Rice 'disappointed' with Russia
U.S. State Secretary Condoleezza Rice says the United States’ relationship with Russia is based on common interests rather then common values. The U.S.’s top diplomat described Russia’s internal policy as disappointing,
Rice gave her assessment in an essay published in ‘Foreign Affairs’ magazine. In it she discussed the change that U.S. foreign policy has undergone in the eight years of Bush’s presidency.
She praised American values and said she regretted they were not shared by two leading powers, Russia and China.
“By necessity, our relationships with Russia and China have been rooted more in common interests than common values,” Rice said.
The Secretary of State criticised Moscow’s foreign policy, saying its relationship with Washington “has been sorely tested by Moscow's rhetoric, by its tendency to treat its neighbours as lost ‘spheres of influence,’ and by its energy policies that have a distinct political tinge.”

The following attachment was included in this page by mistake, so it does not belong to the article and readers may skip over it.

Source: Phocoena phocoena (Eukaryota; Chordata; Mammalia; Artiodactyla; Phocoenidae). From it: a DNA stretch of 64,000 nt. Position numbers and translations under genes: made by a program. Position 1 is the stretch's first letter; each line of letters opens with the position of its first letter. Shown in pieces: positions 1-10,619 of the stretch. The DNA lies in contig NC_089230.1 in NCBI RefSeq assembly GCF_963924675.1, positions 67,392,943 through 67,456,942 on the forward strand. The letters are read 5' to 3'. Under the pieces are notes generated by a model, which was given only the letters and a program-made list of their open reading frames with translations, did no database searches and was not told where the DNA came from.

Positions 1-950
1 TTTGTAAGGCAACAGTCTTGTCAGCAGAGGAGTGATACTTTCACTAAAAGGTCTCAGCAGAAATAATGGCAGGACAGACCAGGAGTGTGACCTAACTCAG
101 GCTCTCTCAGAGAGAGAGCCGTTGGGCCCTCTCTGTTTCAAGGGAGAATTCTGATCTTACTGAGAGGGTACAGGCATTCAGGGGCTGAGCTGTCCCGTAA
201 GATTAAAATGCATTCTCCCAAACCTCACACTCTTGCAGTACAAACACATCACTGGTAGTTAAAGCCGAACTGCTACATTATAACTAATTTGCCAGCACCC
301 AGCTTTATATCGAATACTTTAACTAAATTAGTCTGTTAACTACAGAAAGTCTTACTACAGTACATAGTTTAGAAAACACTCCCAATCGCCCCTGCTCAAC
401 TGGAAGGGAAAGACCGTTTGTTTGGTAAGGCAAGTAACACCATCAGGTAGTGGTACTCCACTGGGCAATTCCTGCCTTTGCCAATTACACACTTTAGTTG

Russia’s internal course since 2000 has been a disappointment, in Rice’s words.
Nevertheless, Rice pointed out that modern Russia was not the old Soviet Union, saying it was “neither a permanent enemy nor a strategic threat,” and praised the agreement signed by George Bush and Vladimir Putin in Sochi in March.
She also said Russians now enjoy greater opportunity and personal freedom than at almost any other time in the country's history.